If Your Heart Isn’t In It
In the midst of a philosophical conversation, the realization came to me as to how very important it is to be passionate about what you do. I always felt this was the case with me personally, but figured it varied from one individual to another.
The teachers, nurses, doctors and even lawyers of our world stand out when I think of this point. Not saying the gas station attendant, cashier at your local WalMart, the dry cleaner, or telemarketer are any less applicable; if you do then you give freely, with both hands, the excuses for doing something poorly. Having passion for what you do is essential for one to do anything well, and it seems an odd or unusual thought pattern in today’s world. I find it odd that we do not expect more and therefore accept substandard performance.
I was raised by parents that instilled, “If you are going to do anything you are obligated to do YOUR very best”. It didn’t matter what it was, you owed your very best, because this was a reflection on you. It did not simply say this is_____ and identify you, it went deeper and gave a look at that ever-present, character.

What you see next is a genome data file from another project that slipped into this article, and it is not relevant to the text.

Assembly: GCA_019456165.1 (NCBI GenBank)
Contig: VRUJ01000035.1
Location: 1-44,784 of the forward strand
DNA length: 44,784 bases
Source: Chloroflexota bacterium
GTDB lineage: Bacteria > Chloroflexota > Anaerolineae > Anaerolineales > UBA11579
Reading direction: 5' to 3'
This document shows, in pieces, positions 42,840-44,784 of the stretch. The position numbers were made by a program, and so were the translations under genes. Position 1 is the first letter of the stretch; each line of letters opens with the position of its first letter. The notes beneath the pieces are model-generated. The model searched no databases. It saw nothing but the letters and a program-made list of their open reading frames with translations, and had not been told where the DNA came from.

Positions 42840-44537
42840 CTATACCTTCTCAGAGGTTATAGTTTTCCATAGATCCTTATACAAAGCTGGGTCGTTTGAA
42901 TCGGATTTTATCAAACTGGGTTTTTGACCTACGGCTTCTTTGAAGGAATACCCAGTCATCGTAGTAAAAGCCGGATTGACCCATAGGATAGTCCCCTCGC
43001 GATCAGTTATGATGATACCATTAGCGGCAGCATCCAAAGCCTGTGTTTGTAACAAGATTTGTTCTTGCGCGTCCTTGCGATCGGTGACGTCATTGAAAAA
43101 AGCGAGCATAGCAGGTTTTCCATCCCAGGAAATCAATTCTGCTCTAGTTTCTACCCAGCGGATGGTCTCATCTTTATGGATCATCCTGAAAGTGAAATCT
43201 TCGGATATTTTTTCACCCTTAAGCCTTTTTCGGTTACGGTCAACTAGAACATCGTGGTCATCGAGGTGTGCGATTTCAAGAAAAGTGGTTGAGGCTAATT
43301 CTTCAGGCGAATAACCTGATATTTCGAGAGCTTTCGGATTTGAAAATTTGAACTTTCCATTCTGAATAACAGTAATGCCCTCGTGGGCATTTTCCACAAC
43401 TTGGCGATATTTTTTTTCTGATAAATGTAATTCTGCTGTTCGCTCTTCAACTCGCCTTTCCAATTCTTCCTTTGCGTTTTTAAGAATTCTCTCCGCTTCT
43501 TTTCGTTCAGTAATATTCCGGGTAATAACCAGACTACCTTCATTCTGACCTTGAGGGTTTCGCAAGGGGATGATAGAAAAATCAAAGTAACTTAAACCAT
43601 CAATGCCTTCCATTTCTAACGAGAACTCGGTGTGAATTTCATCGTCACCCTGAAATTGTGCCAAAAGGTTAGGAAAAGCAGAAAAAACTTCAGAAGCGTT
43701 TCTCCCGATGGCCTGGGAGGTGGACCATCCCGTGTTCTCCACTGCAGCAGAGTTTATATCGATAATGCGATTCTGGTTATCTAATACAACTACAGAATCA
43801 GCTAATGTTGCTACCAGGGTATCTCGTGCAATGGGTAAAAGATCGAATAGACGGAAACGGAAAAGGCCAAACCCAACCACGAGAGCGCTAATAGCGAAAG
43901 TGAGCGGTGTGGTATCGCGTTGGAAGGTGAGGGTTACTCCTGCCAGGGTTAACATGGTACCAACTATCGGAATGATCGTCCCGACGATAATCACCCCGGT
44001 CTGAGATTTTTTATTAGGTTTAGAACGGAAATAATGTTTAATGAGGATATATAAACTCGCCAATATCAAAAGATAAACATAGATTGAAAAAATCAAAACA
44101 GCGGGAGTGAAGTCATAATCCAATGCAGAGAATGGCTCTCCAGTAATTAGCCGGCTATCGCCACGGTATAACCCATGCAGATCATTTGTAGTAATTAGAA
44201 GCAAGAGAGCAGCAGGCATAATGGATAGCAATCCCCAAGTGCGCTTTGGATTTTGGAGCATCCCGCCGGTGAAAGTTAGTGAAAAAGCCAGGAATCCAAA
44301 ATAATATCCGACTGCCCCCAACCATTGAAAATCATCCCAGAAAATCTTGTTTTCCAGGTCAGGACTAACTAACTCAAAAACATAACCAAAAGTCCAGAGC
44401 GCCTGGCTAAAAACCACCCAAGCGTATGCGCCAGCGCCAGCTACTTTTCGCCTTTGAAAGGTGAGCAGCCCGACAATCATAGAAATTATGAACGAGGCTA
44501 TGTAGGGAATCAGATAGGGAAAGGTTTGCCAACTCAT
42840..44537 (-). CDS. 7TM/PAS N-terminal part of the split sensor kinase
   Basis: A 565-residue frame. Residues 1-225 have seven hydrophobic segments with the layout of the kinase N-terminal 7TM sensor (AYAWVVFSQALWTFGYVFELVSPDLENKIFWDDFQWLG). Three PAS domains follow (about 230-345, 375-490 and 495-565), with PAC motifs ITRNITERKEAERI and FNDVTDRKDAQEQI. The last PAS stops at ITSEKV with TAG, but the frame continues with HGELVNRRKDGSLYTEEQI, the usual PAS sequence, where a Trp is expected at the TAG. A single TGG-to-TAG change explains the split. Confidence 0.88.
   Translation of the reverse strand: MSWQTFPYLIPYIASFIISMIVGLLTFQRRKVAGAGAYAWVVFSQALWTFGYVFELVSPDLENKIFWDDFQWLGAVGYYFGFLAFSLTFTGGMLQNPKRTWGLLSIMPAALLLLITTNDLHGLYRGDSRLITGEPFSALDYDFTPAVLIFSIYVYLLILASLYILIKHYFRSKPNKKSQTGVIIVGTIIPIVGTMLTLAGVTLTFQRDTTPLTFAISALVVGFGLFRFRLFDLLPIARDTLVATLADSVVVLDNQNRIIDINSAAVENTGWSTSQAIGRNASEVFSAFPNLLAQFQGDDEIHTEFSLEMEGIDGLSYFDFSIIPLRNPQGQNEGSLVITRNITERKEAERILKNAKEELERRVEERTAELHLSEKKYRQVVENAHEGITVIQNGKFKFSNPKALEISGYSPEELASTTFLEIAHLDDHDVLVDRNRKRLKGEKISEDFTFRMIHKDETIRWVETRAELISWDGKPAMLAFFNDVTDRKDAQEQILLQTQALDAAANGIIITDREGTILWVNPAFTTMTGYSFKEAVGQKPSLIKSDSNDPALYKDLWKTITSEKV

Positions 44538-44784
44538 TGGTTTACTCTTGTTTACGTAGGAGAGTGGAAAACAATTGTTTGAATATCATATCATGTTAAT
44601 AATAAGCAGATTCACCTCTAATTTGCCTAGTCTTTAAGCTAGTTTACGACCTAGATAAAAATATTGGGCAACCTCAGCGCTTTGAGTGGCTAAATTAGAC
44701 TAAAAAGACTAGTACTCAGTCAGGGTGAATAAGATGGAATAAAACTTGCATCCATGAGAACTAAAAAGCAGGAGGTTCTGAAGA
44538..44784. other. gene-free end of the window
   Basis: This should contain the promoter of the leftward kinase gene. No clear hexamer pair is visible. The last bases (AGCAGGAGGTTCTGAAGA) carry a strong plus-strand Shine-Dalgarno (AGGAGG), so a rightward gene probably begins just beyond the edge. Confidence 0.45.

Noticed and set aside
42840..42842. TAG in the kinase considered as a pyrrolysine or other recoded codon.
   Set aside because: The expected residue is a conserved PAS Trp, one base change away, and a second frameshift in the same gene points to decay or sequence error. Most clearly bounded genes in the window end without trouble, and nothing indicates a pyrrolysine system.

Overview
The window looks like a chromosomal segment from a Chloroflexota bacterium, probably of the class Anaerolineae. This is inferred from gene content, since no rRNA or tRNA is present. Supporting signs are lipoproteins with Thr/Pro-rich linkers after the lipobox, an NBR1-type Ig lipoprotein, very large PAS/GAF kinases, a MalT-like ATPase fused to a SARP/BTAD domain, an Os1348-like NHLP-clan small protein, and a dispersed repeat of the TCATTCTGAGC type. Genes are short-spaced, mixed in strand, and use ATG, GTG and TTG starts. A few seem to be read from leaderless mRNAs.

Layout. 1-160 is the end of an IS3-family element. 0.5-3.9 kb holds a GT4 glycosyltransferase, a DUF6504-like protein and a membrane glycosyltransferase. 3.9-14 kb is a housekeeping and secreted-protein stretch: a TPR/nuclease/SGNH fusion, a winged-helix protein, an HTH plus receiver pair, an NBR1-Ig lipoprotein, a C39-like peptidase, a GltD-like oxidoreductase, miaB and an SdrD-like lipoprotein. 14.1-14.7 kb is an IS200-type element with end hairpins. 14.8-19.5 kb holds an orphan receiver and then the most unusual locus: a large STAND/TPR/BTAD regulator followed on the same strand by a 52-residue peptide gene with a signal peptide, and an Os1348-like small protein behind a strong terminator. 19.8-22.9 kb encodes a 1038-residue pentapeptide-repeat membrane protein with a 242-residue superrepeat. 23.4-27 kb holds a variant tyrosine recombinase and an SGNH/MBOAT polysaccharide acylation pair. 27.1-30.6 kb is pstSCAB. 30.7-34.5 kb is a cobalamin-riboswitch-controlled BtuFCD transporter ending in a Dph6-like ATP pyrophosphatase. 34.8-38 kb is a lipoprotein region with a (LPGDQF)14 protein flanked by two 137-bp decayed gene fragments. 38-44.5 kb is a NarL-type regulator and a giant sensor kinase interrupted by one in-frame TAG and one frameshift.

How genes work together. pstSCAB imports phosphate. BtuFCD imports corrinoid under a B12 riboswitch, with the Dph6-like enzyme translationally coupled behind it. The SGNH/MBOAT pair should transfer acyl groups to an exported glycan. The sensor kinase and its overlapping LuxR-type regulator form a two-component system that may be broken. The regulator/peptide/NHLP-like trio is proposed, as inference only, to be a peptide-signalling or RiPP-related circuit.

At first glance you may question placing one who saves lives(doctors) in the same discussion with someone who in most cases disturbs one’ life(telemarketer). However, that is at first glance, dig deeper what do you think of that same individual who possesses the skill to save a life if his attitude is bad, and his work shoddy. Then the individual whose sole purpose is to manage to keep someone on the phone long enough to make a presentation, that in spite of countless hours of research, may have guided them in a completely wrong direction. Who is held to a higher standard; why is it okay for one to do a bad job, have a bad outlook and treat people accordingly and not the other?
We have all experience the examples given when they are not passionate and caring, but we have also experienced others in the same line of work who were polar opposite. Chances are the good experience tends to cancel out the bad one(s). Let me pull your coat-tails here; these individual occupations cited here are not just being pointed out for review, they are for reflection, they are US.
We are all threads in the fabric that makes up our society. Ultimately one has to recognize it takes all of those threads to make the fabric strong, functional, and beautiful. You can’t change everything and everyone, but you can certainly change you and that is a start.